In the human past, is the perennial consumption of starch a deep or shallow phenomenon?
Jones, Martin K.
University of Cambridge
Doctor of Philosophy (PhD)
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Larbey, C. D. A. (2019). In the human past, is the perennial consumption of starch a deep or shallow phenomenon? (Doctoral thesis). https://doi.org/10.17863/CAM.41713
In the human past, is the perennial consumption of starch a deep or a shallow phenomenon? Recent research has argued that digestible carbohydrates, rather than just meat, were necessary to accommodate the metabolic demands of the evolving human brain. This argument is supported by genetic and biological evidence that Homo sapiens was especially adapted to a starch diet within the Palaeolithic, making starch consumption a deep phenomenon. Yet there is no deep time archaeological evidence of starch consumption by early humans. A significant body of evidence attests to the increasing starch diet of humans from the Upper Palaeolithic, through the advent of agriculture into the present day where cereals represent 70% of worlds energy intake. Without archaeological evidence of regular early human starch consumption, this appears to be a shallow phenomenon on the timescale of human evolution. Based on botanical evidence from Klasies River and Blombos Caves, among the earliest human Middle Stone Age (MSA) occupation sites of South Africa, this thesis makes three key arguments: firstly that cooked roots and tubers provided a high quality starch diet for MSA hunter-gatherers from at least 120 thousand years ago in the Cape region; secondly, that pounded, cooked tuber remains and mixed plant food ‘recipes’ from two hearths (85 kya and 81 kya) at Blombos Cave represent a consistent subsistence strategy through climatic change, one hearth dating to a warm interglacial cycle and the other to a very cold glacial cycle; thirdly, that cooking and processing roots and tubers represent a dietary mainstay for MSA hunter-gatherers in this region for at least the 55 ky span of the hearths sampled. The collection and analysis of these data involved an innovative extension of method to overcome difficult preservation conditions. The analysis also benefited from the creation of a regional parenchyma modern reference collection and co-operation with geoarchaeologists to understand the micro-context of each hearth, especially at Klasies River. Combined these method extensions have provided better quality data analysis. This research offers evidence of the earliest yet known evidence of early human consumption of cooked and processed starchy plants from the MSA of the Cape coast of South Africa. The findings conclude with the hypothesis that perennial starch consumption is a deep phenomenon in the evolution of Homo sapiens. The further question must be: How deep is the phenomenon in the ancestors of Homo sapiens?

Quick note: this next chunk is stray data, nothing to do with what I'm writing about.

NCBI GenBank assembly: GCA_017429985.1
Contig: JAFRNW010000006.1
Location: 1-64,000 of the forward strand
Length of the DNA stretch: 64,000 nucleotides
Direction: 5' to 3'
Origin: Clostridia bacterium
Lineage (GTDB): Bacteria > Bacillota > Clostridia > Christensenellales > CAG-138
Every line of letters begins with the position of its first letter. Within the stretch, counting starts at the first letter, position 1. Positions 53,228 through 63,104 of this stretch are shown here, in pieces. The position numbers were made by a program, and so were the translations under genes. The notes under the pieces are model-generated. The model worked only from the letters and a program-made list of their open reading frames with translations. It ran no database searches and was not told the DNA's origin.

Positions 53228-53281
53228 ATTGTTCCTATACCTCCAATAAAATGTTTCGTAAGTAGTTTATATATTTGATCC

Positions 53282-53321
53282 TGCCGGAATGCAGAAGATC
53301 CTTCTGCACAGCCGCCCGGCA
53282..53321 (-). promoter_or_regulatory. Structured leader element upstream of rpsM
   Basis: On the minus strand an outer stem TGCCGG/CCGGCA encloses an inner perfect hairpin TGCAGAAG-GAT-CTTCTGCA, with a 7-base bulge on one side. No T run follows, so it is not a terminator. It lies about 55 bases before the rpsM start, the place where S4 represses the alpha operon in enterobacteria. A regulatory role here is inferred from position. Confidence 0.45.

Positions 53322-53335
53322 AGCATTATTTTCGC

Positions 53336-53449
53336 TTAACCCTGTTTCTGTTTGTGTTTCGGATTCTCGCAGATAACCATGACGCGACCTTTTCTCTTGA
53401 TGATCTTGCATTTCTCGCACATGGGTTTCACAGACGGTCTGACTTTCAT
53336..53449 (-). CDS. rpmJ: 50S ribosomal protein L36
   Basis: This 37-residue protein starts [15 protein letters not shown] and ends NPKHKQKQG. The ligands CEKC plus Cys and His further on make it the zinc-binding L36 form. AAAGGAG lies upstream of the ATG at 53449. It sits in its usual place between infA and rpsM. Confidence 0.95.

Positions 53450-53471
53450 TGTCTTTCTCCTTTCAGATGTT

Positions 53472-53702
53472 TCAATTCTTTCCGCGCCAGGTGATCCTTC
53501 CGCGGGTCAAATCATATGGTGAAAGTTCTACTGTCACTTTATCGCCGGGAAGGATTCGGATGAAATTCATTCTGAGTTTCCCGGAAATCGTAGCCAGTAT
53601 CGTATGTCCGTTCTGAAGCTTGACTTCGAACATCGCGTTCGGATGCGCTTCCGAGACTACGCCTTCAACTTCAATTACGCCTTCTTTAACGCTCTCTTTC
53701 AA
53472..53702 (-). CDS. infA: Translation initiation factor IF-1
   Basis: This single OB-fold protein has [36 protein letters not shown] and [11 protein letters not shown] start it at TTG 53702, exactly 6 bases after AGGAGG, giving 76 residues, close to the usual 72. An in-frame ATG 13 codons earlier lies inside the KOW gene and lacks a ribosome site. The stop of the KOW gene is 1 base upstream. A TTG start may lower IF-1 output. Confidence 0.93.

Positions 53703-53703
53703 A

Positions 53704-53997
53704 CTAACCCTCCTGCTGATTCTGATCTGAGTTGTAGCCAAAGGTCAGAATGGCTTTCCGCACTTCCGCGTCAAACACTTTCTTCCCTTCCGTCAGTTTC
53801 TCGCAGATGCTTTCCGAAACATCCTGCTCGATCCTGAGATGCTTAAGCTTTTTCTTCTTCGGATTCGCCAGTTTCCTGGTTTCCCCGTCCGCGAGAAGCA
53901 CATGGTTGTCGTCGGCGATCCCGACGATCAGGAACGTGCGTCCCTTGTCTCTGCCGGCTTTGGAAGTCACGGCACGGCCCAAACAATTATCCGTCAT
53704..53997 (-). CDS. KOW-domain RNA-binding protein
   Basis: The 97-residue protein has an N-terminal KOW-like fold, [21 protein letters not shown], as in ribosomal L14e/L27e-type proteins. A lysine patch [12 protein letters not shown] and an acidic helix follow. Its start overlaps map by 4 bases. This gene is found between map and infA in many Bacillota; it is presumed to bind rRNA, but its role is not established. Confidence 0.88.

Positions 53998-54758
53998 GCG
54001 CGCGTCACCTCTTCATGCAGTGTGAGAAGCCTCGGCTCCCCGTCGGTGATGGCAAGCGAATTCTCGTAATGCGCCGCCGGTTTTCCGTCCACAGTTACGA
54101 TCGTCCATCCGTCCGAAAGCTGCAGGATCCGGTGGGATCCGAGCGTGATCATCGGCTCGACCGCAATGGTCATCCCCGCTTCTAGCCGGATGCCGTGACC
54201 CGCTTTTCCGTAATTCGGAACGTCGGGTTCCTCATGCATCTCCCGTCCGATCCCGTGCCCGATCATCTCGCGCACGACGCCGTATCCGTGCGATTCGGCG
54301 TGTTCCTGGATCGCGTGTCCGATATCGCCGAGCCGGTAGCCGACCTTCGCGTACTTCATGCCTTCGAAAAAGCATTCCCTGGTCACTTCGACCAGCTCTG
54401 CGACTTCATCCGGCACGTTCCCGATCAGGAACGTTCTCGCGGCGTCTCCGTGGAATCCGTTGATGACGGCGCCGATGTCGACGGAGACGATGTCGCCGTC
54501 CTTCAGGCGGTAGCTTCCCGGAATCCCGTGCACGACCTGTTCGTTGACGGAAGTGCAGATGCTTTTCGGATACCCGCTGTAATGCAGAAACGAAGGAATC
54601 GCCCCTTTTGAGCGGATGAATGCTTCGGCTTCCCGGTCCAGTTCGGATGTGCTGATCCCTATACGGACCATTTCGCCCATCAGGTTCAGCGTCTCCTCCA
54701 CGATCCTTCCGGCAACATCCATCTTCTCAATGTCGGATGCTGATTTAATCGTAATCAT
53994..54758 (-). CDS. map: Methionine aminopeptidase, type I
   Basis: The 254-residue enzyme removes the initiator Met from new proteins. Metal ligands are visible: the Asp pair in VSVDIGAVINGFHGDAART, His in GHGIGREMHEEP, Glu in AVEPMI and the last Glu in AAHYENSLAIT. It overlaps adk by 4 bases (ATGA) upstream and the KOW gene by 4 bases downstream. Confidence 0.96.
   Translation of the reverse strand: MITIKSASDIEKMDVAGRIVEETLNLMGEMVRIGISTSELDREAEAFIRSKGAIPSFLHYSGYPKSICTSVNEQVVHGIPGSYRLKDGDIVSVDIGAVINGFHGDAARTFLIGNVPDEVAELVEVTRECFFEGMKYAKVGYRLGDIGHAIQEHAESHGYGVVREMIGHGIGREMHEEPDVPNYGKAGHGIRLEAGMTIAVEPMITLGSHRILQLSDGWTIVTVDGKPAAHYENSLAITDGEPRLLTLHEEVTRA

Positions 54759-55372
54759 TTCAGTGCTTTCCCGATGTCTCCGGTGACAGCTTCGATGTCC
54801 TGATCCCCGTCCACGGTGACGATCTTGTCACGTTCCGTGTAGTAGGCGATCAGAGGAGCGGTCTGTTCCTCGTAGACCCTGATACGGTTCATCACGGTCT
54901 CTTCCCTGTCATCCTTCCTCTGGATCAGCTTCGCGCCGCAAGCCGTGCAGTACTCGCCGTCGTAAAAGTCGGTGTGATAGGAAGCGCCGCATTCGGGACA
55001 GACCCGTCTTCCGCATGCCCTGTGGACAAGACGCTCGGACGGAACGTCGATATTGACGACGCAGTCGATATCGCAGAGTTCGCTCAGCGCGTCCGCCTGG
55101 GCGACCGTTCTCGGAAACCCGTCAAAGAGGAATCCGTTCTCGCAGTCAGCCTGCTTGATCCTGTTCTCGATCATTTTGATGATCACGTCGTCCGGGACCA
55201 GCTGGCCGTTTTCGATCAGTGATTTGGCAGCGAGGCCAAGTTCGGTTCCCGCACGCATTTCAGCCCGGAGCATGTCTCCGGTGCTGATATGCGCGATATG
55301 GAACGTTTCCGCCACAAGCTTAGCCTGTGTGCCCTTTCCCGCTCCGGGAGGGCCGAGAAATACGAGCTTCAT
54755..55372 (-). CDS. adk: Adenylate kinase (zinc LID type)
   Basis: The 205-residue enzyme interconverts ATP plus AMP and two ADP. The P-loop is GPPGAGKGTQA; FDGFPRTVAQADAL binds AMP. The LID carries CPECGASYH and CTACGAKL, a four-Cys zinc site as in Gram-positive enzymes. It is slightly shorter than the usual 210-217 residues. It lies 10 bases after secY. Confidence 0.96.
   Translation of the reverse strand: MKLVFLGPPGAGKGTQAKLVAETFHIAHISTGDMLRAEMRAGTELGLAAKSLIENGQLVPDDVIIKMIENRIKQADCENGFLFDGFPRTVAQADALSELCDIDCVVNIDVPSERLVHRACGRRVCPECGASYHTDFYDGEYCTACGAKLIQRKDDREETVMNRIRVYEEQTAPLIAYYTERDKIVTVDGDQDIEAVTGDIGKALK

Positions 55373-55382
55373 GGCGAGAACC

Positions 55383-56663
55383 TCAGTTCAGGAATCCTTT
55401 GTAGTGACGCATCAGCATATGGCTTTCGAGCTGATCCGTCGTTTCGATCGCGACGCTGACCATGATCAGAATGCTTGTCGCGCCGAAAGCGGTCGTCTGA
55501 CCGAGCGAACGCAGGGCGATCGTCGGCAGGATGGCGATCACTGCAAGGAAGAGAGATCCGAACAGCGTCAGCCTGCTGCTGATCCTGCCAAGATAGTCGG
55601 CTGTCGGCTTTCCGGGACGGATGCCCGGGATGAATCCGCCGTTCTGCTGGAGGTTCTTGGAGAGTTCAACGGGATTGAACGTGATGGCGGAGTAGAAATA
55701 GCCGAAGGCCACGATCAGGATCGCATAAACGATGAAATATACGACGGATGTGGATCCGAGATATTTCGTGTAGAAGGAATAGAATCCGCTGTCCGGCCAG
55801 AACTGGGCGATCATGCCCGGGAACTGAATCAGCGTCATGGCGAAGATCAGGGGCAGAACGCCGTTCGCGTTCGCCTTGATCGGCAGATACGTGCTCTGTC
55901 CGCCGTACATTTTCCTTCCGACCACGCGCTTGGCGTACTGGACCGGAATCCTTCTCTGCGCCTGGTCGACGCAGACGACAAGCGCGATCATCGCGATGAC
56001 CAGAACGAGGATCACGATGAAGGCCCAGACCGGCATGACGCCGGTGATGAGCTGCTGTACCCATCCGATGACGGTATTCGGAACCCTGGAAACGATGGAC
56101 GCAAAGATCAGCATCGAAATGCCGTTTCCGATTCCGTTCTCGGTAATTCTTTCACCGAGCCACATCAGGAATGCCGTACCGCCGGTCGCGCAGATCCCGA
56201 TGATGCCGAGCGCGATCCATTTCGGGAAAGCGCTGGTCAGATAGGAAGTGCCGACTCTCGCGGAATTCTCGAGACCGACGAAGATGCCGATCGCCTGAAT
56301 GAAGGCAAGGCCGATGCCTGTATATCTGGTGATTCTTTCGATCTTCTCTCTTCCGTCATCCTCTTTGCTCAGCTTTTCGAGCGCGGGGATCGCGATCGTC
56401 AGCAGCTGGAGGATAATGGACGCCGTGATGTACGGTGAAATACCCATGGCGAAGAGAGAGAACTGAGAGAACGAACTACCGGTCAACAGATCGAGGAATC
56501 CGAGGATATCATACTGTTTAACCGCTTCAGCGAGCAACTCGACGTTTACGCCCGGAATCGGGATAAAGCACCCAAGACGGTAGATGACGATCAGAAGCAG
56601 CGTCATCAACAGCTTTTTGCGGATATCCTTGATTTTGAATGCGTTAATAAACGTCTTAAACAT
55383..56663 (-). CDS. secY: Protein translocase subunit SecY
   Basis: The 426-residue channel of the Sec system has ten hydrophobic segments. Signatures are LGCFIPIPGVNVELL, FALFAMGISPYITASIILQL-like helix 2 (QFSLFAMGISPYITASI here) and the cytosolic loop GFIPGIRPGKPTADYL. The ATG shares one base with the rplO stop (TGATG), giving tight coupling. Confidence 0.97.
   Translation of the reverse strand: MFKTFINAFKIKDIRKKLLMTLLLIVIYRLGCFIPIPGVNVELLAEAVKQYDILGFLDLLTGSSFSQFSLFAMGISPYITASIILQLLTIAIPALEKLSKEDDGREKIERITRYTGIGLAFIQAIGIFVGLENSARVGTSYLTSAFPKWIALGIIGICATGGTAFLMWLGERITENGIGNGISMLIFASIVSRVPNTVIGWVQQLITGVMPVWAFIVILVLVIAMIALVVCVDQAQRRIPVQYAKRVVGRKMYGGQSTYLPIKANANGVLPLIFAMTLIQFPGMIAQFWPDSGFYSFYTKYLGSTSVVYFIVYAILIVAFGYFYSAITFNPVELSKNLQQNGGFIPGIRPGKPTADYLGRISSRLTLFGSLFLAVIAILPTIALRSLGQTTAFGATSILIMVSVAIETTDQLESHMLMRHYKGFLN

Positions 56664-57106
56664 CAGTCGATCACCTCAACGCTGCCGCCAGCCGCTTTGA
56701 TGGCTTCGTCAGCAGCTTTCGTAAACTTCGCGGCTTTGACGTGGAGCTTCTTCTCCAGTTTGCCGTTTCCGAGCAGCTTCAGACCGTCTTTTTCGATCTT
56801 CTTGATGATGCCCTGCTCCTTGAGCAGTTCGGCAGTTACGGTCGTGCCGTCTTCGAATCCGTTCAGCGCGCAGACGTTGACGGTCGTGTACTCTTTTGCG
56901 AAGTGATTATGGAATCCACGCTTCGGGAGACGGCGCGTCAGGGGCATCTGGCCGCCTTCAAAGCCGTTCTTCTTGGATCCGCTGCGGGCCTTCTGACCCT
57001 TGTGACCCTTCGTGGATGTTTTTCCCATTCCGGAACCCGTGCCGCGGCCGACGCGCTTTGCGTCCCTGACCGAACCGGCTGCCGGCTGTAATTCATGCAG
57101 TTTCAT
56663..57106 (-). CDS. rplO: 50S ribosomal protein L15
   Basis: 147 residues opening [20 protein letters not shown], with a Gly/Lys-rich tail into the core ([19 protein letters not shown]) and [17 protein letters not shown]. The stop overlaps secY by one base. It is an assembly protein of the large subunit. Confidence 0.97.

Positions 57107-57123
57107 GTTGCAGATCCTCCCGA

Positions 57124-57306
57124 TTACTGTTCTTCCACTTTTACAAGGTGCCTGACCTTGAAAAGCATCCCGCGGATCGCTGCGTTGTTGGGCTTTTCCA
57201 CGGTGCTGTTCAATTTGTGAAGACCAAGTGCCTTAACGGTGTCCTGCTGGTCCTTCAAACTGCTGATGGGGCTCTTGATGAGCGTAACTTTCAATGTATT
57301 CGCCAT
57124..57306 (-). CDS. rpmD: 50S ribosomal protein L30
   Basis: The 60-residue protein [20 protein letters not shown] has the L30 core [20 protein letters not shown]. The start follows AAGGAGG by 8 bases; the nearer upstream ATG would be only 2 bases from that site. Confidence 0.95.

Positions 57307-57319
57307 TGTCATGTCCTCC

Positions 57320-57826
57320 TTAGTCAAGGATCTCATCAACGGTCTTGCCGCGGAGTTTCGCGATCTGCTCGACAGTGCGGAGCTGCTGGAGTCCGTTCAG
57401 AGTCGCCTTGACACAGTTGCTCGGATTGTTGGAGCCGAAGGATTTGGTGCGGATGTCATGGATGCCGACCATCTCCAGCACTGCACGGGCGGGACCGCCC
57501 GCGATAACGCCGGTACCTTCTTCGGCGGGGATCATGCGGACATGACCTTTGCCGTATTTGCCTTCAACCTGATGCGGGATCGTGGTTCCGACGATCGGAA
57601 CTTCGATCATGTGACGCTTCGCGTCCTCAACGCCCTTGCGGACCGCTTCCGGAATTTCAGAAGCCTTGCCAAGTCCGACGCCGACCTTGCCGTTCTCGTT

Early human starch diet, Roots and tubers, Parenchyma, Klasies River, Blombos Cave, South African Middle Stone Age, Hearths, Micromorphology, Starchy plant processing, Starchy plant mixing and cooking
The PhD was fully funded by the Arts and Humanities Research Council. The fieldwork was funding by RCUK and Jesus College Fieldwork Fund.
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This record's DOI: https://doi.org/10.17863/CAM.41713
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